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Black and White Reversal Techniques


Pretty straightforward stuff, actually.

First, a quick overview. Black & White negative process is easy: sensitized silver halide (generally a bromide) is exposed to light. It then gets treated with a developer, which converts the silver halide molecules to metallic silver where light has struck them, and leaves them as silver halide where light has not struck them. Then, the fixer (like ammonium thiosulfate, a rapid fixer) dissolves away the undeveloped silver halide, leaving the metallic silver behind. What we now have is a negative; "light" parts of the image are rendered as opaque metallic silver, and "dark" parts of the image are rendered as clear film.

But what if... we removed just the metallic silver and left the undeveloped silver halide?

That's what the reversal process entails.

My removing the metallic silver, undeveloped silver halide is all that's left on the film. Since it is undeveloped, that means it was not exposed to light originally... so the easiest way to turn it into metallic silver (and then proceed to a positive image) is to open the developing container and flip on the white light. Hold the reel near the light for a bit (probably in a water bath, so the gelatin doesn't crack), and then redevelop. VOILA... a black and white transparency.

It's the bleach that's tricky. I must have spent almost a month trying to track down a bleach.

It wasn't listed in library books, and nobody on photo.net/photo talked about it very often, other than "buy the Photographer's Formulary or Kodak's TMAX Reversal kit.

I'm not overly keen on Kodak; so I wanted to see what I could do about finding a bleach.

Here's what I scrounged up:

In 1988, Hans Dietrich wrote an article describing a reversal process for Kodak TMAX films. It is available online, here. In it, he describes the two following bleach/clearing bath combinations:

This is enough for 5 rolls of film. Fritz Brown suggested on photo.net that 55g of sodium bisulfate can be used instead of the sulfuric acid. Use 1 part each solution A and B as a one-shot. This is enough for 10 rolls of film.

Other very important notes

According to Mr. Dietrich, the first developer MUST have a silver solvent in it. He suggests a variant of D76, or D-19 with 5g/L of Potassium thiocyanate. I believe that ANY developer with 5g/L of Potassium thiocyanate should work; however I have not yet tested this and your mileage may vary.

Reversal procedure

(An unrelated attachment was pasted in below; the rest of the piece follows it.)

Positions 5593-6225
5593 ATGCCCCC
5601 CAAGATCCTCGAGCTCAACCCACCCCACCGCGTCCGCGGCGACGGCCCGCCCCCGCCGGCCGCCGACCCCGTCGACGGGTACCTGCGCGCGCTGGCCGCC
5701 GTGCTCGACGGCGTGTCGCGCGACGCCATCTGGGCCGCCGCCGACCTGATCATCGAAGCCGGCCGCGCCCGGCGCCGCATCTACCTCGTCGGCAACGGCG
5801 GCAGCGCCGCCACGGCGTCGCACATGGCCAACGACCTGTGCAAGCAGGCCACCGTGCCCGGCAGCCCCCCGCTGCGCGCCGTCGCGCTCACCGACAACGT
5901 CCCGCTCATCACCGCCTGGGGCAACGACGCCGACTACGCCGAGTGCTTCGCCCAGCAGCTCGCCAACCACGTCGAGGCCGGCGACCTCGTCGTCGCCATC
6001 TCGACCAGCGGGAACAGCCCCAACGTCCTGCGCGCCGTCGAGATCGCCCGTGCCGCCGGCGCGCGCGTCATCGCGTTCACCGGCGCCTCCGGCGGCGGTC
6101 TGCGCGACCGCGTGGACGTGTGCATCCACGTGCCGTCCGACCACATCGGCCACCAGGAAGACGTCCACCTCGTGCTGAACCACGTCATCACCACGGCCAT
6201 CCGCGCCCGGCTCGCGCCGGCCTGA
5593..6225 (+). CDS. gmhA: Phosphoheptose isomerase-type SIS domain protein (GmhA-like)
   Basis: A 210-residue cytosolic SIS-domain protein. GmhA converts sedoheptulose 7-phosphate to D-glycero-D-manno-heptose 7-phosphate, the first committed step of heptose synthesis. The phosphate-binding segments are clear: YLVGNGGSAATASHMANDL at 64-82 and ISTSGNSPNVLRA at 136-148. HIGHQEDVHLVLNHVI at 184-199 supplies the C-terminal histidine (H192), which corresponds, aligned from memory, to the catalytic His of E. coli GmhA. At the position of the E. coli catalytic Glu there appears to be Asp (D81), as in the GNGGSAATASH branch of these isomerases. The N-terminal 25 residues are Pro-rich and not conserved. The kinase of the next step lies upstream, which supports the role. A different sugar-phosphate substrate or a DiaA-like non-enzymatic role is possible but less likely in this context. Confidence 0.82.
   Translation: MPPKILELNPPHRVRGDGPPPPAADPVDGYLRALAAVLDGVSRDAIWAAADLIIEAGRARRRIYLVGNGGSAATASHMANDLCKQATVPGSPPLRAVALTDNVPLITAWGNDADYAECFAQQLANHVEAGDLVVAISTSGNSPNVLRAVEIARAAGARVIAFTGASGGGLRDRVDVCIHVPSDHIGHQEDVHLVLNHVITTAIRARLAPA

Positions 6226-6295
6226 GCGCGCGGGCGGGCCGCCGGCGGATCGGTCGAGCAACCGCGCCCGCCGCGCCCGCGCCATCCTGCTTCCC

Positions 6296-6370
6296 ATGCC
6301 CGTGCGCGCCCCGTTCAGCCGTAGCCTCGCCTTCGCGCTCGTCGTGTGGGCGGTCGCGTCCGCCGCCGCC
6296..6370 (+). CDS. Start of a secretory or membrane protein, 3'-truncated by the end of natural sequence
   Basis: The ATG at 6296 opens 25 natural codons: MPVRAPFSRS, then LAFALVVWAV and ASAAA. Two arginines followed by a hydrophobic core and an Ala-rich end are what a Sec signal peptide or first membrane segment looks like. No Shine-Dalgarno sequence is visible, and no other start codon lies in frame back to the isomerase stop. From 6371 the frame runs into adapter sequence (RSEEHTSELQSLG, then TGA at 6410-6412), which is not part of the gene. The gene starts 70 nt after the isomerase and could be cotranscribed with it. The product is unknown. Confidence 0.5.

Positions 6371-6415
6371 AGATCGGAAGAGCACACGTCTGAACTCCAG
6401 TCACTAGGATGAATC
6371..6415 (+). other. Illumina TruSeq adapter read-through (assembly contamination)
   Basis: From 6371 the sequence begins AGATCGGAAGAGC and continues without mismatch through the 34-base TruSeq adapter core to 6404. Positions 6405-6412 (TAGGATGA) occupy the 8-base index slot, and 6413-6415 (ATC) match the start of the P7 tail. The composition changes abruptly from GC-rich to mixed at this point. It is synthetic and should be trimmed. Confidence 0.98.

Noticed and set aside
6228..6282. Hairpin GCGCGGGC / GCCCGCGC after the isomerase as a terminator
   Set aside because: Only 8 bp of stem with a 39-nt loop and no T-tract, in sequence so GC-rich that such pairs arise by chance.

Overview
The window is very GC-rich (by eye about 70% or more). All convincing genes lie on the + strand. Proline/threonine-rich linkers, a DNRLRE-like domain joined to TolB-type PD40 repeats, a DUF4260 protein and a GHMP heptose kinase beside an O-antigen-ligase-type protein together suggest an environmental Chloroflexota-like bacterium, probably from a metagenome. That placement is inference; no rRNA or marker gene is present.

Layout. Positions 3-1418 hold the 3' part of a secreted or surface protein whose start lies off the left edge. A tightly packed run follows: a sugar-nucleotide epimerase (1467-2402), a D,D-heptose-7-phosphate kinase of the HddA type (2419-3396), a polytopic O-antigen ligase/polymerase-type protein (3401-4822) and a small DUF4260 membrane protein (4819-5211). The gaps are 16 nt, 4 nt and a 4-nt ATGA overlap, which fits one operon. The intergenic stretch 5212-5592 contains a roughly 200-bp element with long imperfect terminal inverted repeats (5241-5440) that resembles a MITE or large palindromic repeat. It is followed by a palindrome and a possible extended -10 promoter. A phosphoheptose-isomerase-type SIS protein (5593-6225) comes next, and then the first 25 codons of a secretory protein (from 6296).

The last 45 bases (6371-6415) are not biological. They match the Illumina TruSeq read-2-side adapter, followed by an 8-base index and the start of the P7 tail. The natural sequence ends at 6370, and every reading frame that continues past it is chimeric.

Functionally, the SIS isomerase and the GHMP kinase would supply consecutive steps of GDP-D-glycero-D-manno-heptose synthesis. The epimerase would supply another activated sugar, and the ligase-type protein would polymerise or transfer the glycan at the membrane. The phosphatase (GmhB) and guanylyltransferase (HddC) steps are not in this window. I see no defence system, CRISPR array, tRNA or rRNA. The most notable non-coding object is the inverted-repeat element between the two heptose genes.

Finally, a quick rundown on the whole process.

    Reversal processing Black and White materials
  1. First developer (the suggested time in the Dietrich article is a little bit of a push compared to negative development; 10 mins is recommended; 9 mins is "normal" for negatives, and 11 minutes is a 2 stop push for negatives. Accordingly, you may wish to overexpose your film (1 stop), overdevelop (1 stop), etc to compensate for the reversal process.)
  2. water rinse for 1 minute
  3. bleach, 3 minutes (5 for permanganate bleach)
  4. water rinse for 1 minute
  5. clearing bath for 1 minute (2 minutes for metabisulfite bath)
  6. second developer (paper developer for 3 minutes is fine)
  7. stop bath (or water rinse, if you're like me)
  8. fix
  9. wash
  10. rinse (wetting agent?)
  11. hang to dry

Practical Experience

I've shot a few test rolls now, and reversal processed them. The silver solvent in the first developer is NOT necessary. I have been using Rodinal as the first developer; Generally, my processing temperature is around 16°C (that's 60-61°F). For time, I add one minute to the 18°C (68°F) time for intermittent agitation (inversion/small tank) and throw the tank on a motor base for continuous agitation. Using this technique, I get nice transparencies with about 2 stops increase in film speed (that is, rating APX 100 at 400, APX 25 at 100, etc). Of course, plan for inconsistencies and bracket as much as possible, plus and minus 2 stops (-2, -1, 0, 1, 2) if you can. I usually open the processing drum as I'm dumping out the first rinse water and leave it open the rest of the way through; once first development is done, light is desirable.

Resources


In case you missed these above... the article describing the bleaches and corresponding clearing baths is published online here.

I just found a collection of information on reversal processing here.

There is another article on reversal processing here.

Photographer's Formulary is a supplier of bulk chemicals and kits for photographers.